Within the data standards community – and especially among CDISC and HL7, the term “interoperability” is commonly espoused as a vision, mission and goal. For CDISC, the term refers to the ability of clinical studies to reuse data that originate as eSource from electronic health record (EHR) systems by pre-populating study CRFs through its Healthcare Link initiative, most typically for sponsored clinical trials. But the problem goes much deeper than that.
In the world of healthcare informatics, interoperability is a broader term describing the goal of rapid and easy exchange of meaningful, usable information between participants or systems for any relevant health-related purpose. For example, when I visit a new doctor, interoperability should make it possible for both of us to easily get all my medical information from my prior doctors. Instead, I have to complete a new medical history form and list of current medications for each physician or specialist — since there is no comprehensive repository of all my medically-information anywhere except maybe in my head. For a more specific example, as part of a recent medical procedure, I had to visit 5 providers: Primary internist, surgeon, lab, ECG, MRI. Sure, I could get a copy of my record for each visit after the fact by logging into 5 separate portals under separate IDs and passwords, but I couldn’t get one to pass anything on to the next. In fact, in order to get my MRI from the imagist to the surgeon, I had to pick up and deliver the DVD myself. No, that’s not interoperability.
Of course interoperability is difficult, but not impossible – as many have stated, technology is not the problem. Sure we have to ensure security, privacy, and proper authorization – but those challenges can be met. As a matter of fact, I just did so myself for a previously unknown distant relative who shares with me a common great-great-great grandmother from the old country via 23andMe.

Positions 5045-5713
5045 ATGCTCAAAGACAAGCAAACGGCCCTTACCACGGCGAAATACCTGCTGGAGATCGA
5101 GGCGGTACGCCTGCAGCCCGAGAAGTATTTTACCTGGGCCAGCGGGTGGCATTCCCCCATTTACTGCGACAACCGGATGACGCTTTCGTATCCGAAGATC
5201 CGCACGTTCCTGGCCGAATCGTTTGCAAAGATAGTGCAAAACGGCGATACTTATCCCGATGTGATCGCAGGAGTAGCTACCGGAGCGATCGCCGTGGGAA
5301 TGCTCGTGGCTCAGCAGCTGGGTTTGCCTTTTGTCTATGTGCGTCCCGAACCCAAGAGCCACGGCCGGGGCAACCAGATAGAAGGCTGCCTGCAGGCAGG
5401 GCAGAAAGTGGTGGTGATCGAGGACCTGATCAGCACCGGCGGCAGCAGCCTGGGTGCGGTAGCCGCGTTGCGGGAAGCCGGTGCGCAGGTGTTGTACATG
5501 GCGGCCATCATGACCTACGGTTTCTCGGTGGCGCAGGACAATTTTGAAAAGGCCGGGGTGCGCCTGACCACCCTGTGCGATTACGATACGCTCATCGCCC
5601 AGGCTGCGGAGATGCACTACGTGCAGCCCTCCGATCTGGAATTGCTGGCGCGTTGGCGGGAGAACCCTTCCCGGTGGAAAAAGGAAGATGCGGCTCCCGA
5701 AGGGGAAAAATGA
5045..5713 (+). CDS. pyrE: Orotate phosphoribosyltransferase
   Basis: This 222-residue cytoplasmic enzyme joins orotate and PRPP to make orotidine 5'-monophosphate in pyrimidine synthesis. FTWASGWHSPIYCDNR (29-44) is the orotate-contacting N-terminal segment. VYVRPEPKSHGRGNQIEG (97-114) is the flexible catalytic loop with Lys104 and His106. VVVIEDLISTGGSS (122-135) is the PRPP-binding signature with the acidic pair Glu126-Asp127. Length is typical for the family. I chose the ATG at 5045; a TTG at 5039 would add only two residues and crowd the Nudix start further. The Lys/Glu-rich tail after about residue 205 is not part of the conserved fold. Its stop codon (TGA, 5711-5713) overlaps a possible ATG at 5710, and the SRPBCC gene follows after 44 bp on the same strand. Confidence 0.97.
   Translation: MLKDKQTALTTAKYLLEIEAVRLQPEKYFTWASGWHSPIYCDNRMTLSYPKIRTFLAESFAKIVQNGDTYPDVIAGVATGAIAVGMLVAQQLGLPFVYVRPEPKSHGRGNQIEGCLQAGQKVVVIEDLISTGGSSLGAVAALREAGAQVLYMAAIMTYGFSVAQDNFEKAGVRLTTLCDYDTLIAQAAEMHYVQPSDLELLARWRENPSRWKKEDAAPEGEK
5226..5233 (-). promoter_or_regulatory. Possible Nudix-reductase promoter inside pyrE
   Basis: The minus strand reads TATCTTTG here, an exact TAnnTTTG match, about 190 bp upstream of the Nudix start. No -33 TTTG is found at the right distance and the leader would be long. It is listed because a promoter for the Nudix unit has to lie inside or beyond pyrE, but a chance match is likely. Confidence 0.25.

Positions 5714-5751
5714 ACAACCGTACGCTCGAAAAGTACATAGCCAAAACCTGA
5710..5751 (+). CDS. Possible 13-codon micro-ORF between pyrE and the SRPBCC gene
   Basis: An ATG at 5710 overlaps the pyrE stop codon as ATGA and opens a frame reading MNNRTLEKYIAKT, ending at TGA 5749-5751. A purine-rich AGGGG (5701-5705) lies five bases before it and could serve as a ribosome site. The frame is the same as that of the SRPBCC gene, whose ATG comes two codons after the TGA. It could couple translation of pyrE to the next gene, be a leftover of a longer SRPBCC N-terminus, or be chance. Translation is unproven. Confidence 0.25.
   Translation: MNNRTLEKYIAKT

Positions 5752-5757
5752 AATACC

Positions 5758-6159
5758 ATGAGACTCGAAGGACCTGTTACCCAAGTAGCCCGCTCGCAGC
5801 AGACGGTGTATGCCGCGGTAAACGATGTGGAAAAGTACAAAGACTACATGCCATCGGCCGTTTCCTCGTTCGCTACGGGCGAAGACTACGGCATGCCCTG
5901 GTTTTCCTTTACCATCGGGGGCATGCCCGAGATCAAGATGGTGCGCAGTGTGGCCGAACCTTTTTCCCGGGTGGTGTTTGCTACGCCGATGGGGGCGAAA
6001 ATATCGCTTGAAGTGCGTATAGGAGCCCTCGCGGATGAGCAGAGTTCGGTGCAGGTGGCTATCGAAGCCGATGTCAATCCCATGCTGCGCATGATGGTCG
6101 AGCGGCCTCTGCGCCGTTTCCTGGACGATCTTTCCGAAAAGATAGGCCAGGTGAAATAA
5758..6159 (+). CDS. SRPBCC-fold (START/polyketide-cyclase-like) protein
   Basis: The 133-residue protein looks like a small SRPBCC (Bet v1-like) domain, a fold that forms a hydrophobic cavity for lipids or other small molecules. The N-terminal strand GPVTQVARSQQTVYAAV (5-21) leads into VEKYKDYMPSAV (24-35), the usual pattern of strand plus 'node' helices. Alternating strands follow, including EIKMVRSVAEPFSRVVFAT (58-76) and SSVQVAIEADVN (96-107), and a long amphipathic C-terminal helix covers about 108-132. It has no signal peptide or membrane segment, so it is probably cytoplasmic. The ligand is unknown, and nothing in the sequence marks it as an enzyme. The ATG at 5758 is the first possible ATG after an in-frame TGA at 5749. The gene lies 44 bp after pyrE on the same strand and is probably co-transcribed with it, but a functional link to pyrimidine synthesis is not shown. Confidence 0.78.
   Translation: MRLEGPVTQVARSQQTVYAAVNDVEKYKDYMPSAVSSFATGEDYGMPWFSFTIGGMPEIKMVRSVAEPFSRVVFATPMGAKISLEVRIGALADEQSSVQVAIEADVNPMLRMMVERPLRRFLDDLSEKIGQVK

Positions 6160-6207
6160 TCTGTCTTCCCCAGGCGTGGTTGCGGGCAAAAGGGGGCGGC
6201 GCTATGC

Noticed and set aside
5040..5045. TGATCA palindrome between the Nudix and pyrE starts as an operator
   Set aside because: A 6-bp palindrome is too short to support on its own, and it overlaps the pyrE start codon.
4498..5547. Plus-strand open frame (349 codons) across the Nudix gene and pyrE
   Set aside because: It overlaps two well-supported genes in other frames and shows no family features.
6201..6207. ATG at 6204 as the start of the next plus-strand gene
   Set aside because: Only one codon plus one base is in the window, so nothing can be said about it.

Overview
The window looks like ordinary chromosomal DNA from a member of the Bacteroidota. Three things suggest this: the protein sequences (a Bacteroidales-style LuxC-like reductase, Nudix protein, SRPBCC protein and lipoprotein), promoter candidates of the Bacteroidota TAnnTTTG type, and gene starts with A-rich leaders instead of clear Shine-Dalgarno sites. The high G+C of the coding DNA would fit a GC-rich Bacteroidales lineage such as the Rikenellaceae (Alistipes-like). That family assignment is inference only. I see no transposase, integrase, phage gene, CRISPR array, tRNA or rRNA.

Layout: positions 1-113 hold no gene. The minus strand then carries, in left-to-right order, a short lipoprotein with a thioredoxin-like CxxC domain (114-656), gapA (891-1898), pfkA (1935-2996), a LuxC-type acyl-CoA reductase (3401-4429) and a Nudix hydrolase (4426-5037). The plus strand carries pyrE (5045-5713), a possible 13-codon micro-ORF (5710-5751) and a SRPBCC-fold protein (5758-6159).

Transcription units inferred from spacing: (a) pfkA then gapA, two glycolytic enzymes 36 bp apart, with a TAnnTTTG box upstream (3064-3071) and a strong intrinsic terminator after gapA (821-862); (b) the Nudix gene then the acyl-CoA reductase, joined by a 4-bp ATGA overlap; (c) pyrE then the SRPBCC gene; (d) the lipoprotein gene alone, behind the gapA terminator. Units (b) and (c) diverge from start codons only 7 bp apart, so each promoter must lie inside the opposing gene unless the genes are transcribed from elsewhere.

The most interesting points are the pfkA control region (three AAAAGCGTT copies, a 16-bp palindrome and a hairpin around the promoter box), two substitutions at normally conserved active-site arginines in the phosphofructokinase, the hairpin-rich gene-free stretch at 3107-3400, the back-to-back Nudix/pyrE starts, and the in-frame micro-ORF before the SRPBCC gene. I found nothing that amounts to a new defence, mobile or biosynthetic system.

For all of us who will know patients or be patients at one time or another, the biggest challenges to interoperability are often between healthcare and research organizations and even within them. There are plenty of excuses for not sharing data (as confessed in a rather controversial recent editorial of the New England Journal of Medicine). But whatever motives may drive or block the sharing of data for individual cases, the representation of data in a syntax and vocabulary that at least has the potential to be consistently expressed and understood by separate authorized parties under the proper circumstances should be a common goal. Indeed it should be possible for patients – and their authorized caregivers – to get the medical information they need when they need it to deliver the best possible care.
So, while data standards development may be a particularly arcane and even tedious task to the vast majority, the need to make it possible for a physician, who may be treating a vacationing patient with a sudden illness, to be able to quickly retrieve his medical records from other providers is something we should all support – it could be, truly, a matter of life or death.
And interoperability is essential to achieve some of the most ambitious and far-reaching of health-related future visions, like the Learning Health System (LHS) and the Precision Medicine Initiative (PMI). While the link from an LHS to clinical research has always seemed tenuous because of the long lag time between processing of pre-marketing clinical studies and delivery of approved new therapies to patient care, the PMI should clearly build on a baseline of knowledge acquired through research. As I’ve espoused in public CDISC presentations many times over the years, a most critical future objective of research is to learn how to tap into the fundamental data flows of digital healthcare as much as possible, rather than trying to operate in a separate, often redundant parallel world.
We’re at a point in time when we have the technology and awareness to finally make real progress toward interoperability. What we need is the courage and will to put the final pieces together and really make it happen. A goal as important as this, which can conceivably affect everyone in the world toward the betterment of health care, is not to be taken lightly. For my part, I’ve decided to go all in.